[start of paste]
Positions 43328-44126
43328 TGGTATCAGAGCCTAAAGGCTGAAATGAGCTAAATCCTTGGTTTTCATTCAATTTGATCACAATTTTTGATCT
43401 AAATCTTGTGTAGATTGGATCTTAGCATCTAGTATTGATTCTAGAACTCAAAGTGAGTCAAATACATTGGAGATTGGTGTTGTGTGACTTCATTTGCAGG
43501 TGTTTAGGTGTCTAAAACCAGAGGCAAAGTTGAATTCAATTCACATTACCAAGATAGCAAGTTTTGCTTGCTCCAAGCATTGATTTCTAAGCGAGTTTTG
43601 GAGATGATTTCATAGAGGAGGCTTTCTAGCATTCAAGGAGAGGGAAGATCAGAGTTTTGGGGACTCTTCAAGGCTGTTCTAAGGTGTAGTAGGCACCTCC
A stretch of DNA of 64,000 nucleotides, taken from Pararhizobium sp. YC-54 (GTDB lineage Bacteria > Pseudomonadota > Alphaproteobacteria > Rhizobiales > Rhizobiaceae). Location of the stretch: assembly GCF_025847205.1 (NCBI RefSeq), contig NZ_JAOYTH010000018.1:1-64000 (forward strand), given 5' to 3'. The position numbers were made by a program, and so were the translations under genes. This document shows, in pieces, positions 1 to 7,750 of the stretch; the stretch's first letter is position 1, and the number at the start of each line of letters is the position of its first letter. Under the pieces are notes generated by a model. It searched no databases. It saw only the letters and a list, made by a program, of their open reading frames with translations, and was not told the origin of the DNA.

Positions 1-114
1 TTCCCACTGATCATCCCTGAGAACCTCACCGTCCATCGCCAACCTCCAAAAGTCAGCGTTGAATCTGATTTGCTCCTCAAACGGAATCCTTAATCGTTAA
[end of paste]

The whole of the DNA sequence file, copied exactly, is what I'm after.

Positions 43328-44126
43328 TGGTATCAGAGCCTAAAGGCTGAAATGAGCTAAATCCTTGGTTTTCATTCAATTTGATCACAATTTTTGATCT
43401 AAATCTTGTGTAGATTGGATCTTAGCATCTAGTATTGATTCTAGAACTCAAAGTGAGTCAAATACATTGGAGATTGGTGTTGTGTGACTTCATTTGCAGG
43501 TGTTTAGGTGTCTAAAACCAGAGGCAAAGTTGAATTCAATTCACATTACCAAGATAGCAAGTTTTGCTTGCTCCAAGCATTGATTTCTAAGCGAGTTTTG
43601 GAGATGATTTCATAGAGGAGGCTTTCTAGCATTCAAGGAGAGGGAAGATCAGAGTTTTGGGGACTCTTCAAGGCTGTTCTAAGGTGTAGTAGGCACCTCC
A stretch of DNA of 64,000 nucleotides, taken from Pararhizobium sp. YC-54 (GTDB lineage Bacteria > Pseudomonadota > Alphaproteobacteria > Rhizobiales > Rhizobiaceae). Location of the stretch: assembly GCF_025847205.1 (NCBI RefSeq), contig NZ_JAOYTH010000018.1:1-64000 (forward strand), given 5' to 3'. The position numbers were made by a program, and so were the translations under genes. This document shows, in pieces, positions 1 to 7,750 of the stretch; the stretch's first letter is position 1, and the number at the start of each line of letters is the position of its first letter. Under the pieces are notes generated by a model. It searched no databases. It saw only the letters and a list, made by a program, of their open reading frames with translations, and was not told the origin of the DNA.

Positions 1-114
1 TTCCCACTGATCATCCCTGAGAACCTCACCGTCCATCGCCAACCTCCAAAAGTCAGCGTTGAATCTGATTTGCTCCTCAAACGGAATCCTTAATCGTTAA